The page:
All too familiar with all the things he had done or not done in his life, novelist Keiichiro Hirano had trouble accepting himself as a “good” or a “bad” person, until he realized that maybe he was a bit more complicated than that.

Above, moments from his beautiful TEDxKyoto talk, “Love others to love yourself.” (In Japanese with English subtitles)

Watch the whole talk here»

Do you think parents should be able to select their children’s talents and personalities, or do you want to run and hide in the woods at the thought of it? Whatever your opinion, philosopher Julian Savulescu wants you to take the question seriously.

Julian is the director of The Oxford Centre for Neuroethics at Oxford University and his TEDxBarcelona talk — "Pills that improve morality" — proposes the fascinating idea that humans may have a moral imperative to use advancements in biology and psychology to augment and improve human morality.

Read more in the TED Blog’s interview with Julian»

It’s not necessarily the talks [that make a TEDx event important], but rather the thought process it stimulates and the conversations it starts.

That’s the real success to a TEDx event. Local speakers touch relevant issues in a local community. This stimulates local conversations and makes local people think. Is this not a catalyst to innovation and problem solving?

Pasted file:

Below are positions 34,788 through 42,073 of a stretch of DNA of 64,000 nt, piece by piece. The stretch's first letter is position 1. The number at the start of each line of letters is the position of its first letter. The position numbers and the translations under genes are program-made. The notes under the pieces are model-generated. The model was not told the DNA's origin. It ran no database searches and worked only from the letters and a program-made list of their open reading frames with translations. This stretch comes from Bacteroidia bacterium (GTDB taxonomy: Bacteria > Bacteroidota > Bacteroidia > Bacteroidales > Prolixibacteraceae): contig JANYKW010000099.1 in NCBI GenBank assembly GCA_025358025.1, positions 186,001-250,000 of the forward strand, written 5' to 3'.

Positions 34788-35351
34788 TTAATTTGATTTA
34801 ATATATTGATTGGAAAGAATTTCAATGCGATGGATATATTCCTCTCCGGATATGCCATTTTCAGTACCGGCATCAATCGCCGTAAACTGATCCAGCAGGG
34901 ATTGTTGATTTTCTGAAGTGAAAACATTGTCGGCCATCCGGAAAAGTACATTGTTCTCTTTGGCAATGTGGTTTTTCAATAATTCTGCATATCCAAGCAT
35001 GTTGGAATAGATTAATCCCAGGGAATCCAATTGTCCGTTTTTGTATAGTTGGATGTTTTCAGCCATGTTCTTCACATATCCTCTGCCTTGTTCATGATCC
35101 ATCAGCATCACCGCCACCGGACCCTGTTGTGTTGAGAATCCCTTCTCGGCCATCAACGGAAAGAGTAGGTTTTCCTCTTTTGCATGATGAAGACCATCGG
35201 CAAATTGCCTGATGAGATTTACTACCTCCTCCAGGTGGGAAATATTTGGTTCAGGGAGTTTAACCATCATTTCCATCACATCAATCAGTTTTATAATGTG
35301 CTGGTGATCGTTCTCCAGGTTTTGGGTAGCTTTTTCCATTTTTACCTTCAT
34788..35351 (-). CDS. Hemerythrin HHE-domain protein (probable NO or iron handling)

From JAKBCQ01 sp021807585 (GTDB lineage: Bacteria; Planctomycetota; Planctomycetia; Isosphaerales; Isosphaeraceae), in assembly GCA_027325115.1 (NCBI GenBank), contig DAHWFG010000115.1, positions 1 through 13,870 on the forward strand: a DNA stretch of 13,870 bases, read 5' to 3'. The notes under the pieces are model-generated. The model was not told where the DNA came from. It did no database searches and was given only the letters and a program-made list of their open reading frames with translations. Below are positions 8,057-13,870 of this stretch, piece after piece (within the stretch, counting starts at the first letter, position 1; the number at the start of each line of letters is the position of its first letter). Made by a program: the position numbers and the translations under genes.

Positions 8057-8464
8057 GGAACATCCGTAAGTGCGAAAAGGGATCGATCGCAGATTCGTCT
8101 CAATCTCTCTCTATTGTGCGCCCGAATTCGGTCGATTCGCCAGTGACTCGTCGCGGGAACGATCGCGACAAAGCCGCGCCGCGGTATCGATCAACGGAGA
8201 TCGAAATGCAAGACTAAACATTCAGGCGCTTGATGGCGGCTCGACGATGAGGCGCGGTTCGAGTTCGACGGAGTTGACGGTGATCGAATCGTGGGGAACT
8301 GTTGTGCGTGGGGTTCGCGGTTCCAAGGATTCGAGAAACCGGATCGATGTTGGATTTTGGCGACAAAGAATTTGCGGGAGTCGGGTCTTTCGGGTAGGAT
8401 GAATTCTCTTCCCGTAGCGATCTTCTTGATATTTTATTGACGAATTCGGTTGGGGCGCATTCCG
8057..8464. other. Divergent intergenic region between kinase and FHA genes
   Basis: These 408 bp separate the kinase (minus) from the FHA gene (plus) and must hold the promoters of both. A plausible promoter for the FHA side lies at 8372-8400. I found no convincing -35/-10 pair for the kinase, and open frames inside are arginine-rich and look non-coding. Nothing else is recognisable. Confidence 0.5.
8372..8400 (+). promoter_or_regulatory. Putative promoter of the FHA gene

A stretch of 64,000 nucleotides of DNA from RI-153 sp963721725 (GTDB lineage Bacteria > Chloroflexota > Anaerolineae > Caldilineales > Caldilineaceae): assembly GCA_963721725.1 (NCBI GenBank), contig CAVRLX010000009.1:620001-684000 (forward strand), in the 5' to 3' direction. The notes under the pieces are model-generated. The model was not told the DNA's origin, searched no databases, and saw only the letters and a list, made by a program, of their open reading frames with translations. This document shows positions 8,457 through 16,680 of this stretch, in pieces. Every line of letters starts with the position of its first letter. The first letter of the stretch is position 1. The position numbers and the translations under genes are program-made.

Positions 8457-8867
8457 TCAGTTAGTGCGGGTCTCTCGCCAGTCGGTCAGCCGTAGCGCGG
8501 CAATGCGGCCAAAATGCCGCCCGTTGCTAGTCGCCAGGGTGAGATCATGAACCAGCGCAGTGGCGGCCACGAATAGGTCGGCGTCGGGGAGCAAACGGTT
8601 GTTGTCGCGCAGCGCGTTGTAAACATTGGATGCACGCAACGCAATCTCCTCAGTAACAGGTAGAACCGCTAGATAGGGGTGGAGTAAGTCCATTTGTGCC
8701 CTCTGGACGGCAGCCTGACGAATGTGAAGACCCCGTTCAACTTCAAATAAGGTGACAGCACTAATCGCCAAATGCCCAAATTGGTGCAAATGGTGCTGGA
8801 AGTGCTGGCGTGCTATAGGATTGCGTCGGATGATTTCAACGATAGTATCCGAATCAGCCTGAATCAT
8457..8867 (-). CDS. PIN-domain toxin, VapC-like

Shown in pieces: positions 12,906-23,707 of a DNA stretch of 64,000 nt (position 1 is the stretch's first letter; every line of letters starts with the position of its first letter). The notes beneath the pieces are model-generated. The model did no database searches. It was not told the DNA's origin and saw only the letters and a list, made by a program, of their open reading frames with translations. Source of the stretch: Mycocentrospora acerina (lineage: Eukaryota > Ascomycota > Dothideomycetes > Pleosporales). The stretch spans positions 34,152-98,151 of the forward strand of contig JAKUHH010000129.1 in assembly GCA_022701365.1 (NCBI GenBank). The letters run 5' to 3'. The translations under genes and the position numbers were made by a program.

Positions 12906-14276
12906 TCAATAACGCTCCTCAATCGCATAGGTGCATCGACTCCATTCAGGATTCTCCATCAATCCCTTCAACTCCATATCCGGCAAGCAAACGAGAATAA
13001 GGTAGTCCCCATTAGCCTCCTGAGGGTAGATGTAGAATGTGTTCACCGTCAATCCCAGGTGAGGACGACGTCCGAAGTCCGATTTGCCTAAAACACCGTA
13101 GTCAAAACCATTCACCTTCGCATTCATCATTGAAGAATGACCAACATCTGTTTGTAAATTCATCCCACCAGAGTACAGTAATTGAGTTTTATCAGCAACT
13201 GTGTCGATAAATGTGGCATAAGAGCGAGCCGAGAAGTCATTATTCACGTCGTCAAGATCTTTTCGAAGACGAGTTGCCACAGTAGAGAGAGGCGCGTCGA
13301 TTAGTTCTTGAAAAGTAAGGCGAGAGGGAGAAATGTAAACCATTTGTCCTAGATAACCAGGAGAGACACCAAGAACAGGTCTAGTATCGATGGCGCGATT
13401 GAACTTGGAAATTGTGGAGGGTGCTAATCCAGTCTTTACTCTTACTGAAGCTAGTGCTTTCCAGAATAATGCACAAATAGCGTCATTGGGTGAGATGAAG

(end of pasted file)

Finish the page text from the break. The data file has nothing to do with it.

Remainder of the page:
That, in my opinion, is why a TEDx event is so important.

From Jonathan Darker’s meditation on TEDxPretoria in South Africa, “What’s the big deal about TEDx?

Every day TEDx events are being held and organized all over the world. To find an event near you to attend or to learn more about organizing an event yourself, check out our website.

Architect Michael Pawlyn is one of the designers behind the Eden Project, a cluster of biodomes built in a 160-year-old clay quarry in Cornwall, England. Together, these biodomes house thousands of plant species from all over the world.

In a talk at TEDxLondonCity2.0, Pawlyn shows how he builds structures that mimic nature — from bird skulls to beetle wings, from slime mold to termite mounds.

For the Eden Project, Pawlyn’s team studied the structure of honeycomb. dragonfly wings, and bubbles.

Watch the whole talk here»

(Photos via Inhabitat)